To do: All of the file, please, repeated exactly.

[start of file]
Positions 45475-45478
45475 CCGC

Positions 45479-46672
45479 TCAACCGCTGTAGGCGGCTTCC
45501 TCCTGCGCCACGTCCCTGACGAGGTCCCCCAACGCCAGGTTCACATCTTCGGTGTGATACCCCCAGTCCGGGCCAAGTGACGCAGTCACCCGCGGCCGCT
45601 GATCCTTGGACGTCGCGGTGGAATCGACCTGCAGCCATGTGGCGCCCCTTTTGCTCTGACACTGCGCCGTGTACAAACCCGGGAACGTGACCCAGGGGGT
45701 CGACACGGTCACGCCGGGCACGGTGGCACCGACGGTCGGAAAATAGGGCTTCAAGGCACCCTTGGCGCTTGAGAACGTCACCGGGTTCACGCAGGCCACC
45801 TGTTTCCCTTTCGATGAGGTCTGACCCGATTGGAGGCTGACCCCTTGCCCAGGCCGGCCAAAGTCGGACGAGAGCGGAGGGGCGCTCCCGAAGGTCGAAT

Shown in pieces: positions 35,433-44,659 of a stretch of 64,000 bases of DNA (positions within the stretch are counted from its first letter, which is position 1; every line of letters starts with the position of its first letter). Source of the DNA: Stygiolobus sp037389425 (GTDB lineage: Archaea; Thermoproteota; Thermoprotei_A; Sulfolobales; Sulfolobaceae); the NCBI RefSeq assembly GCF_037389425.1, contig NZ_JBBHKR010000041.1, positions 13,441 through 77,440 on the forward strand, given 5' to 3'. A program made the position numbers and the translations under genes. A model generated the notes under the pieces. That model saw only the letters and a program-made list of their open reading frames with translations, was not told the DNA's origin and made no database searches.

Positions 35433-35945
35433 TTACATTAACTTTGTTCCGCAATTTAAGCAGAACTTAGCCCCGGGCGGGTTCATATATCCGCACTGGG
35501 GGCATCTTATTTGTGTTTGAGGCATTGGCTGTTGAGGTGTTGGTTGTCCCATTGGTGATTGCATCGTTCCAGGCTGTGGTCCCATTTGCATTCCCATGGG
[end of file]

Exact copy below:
Positions 45475-45478
45475 CCGC

Positions 45479-46672
45479 TCAACCGCTGTAGGCGGCTTCC
45501 TCCTGCGCCACGTCCCTGACGAGGTCCCCCAACGCCAGGTTCACATCTTCGGTGTGATACCCCCAGTCCGGGCCAAGTGACGCAGTCACCCGCGGCCGCT
45601 GATCCTTGGACGTCGCGGTGGAATCGACCTGCAGCCATGTGGCGCCCCTTTTGCTCTGACACTGCGCCGTGTACAAACCCGGGAACGTGACCCAGGGGGT
45701 CGACACGGTCACGCCGGGCACGGTGGCACCGACGGTCGGAAAATAGGGCTTCAAGGCACCCTTGGCGCTTGAGAACGTCACCGGGTTCACGCAGGCCACC
45801 TGTTTCCCTTTCGATGAGGTCTGACCCGATTGGAGGCTGACCCCTTGCCCAGGCCGGCCAAAGTCGGACGAGAGCGGAGGGGCGCTCCCGAAGGTCGAAT

Shown in pieces: positions 35,433-44,659 of a stretch of 64,000 bases of DNA (positions within the stretch are counted from its first letter, which is position 1; every line of letters starts with the position of its first letter). Source of the DNA: Stygiolobus sp037389425 (GTDB lineage: Archaea; Thermoproteota; Thermoprotei_A; Sulfolobales; Sulfolobaceae); the NCBI RefSeq assembly GCF_037389425.1, contig NZ_JBBHKR010000041.1, positions 13,441 through 77,440 on the forward strand, given 5' to 3'. A program made the position numbers and the translations under genes. A model generated the notes under the pieces. That model saw only the letters and a program-made list of their open reading frames with translations, was not told the DNA's origin and made no database searches.

Positions 35433-35945
35433 TTACATTAACTTTGTTCCGCAATTTAAGCAGAACTTAGCCCCGGGCGGGTTCATATATCCGCACTGGG
35501 GGCATCTTATTTGTGTTTGAGGCATTGGCTGTTGAGGTGTTGGTTGTCCCATTGGTGATTGCATCGTTCCAGGCTGTGGTCCCATTTGCATTCCCATGGG